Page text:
Can you cut down your vegetables to boost their nutrition?
We all know that eating vegetables is a good way to improve your health. For years, the emphasis was on eating more vegetables, whether fresh, frozen or canned.
But what if there were faster, simpler ways to get more benefits from our vegetables? Do we prepare vegetables to increase their nutrition? What’s the difference between tearing or shredding your lettuce? And, if we cut, what type of knife do we use?
For a long time, we believed that tearing the vegetables, especially the salad leaves, was the best way to keep their nutrients. The idea is to tear the blade and destroy the plant cells. Slice through the cells to make their contents spill. That means nutrients, especially minerals such as potassium, may leak.
But that’s not all bad news. It has other effects on vegetables, some of which may be beneficial, at least in theory.
Cutting promotes polyphenols.
Vegetables contain a wide range of bioactive compounds, a term that goes beyond their nutritional content, such as vitamin C and potassium, including polyphenols.
These compounds are found only in plants and have a variety of functions, including the provision of color, plant sunscreen that ACTS as an ultraviolet radiation, and gives the plant a bitter taste that prevents animals from eating.
Cutting certain types of vegetables – especially celery, lettuce and European turnips – can increase their polyphenols.
There’s logic here. Cutting the meat that hurts vegetables, which responds by producing more polyphenols, helps prevent further damage to the vegetable tissue. Similarly, if grazing animals get a taste of these bitter compounds, they may be considered twice before taking another bite.
In theory, higher levels of polyphenols (for example, chopped) are better for our health. Polyphenols, which typically account for a large percentage of so-called “antioxidants,” are thought to help support our body’s defenses against inflammation.
But there is a complicated problem. The same chemical reaction occurs when the enzymatic Browning occurs after mince, making the apples, potatoes and avocados brown. This is due to the enzyme polyphenol oxidase that breaks down polyphenols, compounds that interest you.
How to cut and cool?
Cooling may help slow down the Browning reaction, thereby helping to maintain potential beneficial polyphenols. This is because the cold temperatures in the fridge slow down the chemical reaction, which usually breaks down polyphenols.
On the surface, this sounds like a good idea: cut up the vegetables and cool them to slow the loss of polyphenols (and stop the color changes associated with enzymatic Browning).
But vegetable production of polyphenols is very behavioral (chopped up), usually involving the use of vitamin C. Thus, from a nutritional point of view, this may be a case of “rob Peter to pay Paul” and may not have any overall benefit.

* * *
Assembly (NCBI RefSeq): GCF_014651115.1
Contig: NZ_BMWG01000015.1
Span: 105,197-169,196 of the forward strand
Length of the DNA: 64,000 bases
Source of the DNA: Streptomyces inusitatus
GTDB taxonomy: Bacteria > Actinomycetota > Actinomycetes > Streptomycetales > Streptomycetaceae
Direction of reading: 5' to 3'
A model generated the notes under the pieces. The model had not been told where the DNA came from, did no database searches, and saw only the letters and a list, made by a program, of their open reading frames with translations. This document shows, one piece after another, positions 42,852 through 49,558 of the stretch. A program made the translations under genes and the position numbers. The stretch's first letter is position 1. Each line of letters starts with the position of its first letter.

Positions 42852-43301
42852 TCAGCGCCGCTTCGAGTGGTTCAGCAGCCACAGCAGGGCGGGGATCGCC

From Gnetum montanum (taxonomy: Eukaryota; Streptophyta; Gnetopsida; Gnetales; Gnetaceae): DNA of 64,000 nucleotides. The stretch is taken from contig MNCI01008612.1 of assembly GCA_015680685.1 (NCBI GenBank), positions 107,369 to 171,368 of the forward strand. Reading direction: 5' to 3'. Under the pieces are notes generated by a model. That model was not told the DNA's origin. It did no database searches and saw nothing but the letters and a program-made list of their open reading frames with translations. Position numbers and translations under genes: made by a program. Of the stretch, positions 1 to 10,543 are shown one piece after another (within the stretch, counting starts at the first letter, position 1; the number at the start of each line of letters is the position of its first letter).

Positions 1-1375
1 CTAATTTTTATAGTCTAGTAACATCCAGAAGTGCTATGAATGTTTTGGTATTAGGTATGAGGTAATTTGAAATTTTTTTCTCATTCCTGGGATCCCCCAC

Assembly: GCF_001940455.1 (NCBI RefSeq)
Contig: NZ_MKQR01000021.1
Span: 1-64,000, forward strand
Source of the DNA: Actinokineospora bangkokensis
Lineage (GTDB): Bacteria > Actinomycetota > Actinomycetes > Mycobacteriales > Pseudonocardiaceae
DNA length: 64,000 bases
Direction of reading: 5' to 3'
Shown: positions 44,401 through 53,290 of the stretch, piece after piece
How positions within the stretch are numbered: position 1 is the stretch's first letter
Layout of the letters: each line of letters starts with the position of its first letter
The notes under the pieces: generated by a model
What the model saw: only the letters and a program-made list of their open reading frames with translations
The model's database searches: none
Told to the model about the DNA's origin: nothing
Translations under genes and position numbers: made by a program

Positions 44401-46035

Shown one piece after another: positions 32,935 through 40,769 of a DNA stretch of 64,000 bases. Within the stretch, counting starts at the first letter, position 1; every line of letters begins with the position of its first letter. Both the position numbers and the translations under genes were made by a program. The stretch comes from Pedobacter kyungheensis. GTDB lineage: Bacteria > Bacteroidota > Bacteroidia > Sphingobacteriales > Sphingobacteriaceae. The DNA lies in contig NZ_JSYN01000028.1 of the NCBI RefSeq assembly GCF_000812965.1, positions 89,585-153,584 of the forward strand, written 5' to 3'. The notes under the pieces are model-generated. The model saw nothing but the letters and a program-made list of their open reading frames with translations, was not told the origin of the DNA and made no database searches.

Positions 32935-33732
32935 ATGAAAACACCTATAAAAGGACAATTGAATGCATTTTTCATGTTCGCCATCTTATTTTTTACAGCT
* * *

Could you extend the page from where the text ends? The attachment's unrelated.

We also need to look at the actual levels of the polyphenol changes that are produced by the chopping. While the chopped carrots increased by nearly 200%, carrots usually contained very small amounts of these compounds.
So while it may be possible to generate more polyphenols after mince, the increase is actually largely irrelevant. This is because the amount of chopped and frozen vegetables is still very small and is usually poorly absorbed.
So, for most people, the key message remains: keep trying to eat at least five servings of vegetables a day. If the vegetables are chopped or chopped, this is less important because any benefit is too small to be important.
Chopping can affect texture and texture.
But minced (and the resulting increase in polyphenols) can change the taste of vegetables. This is because polyphenols have a slightly bitter taste, which is not something everyone likes.
Shredding also affects the texture of the vegetables, as the cells release other enzymes that break down the structure and become soft and mushy. Cooling can also slow the effect.
That’s the case with basil, and many recipes recommend tearing rather than chopping, or risking rolling the basil, because it changes flavor and texture. Leaf tears seem to destroy fewer cells, so lower levels of the enzyme are released, and less Browning and damage may occur.
There are some Suggestions that the type of knife may affect polyphenol decomposition and Browning. Blunt knives may cause more damage to cells and promote polyphenol decomposition. So it’s best to use sharp.
More importantly, the copper in the steel knife helps the polyphenol oxidase act, leading to faster Browning. Therefore, ceramic knives or plastic knives can reduce this effect.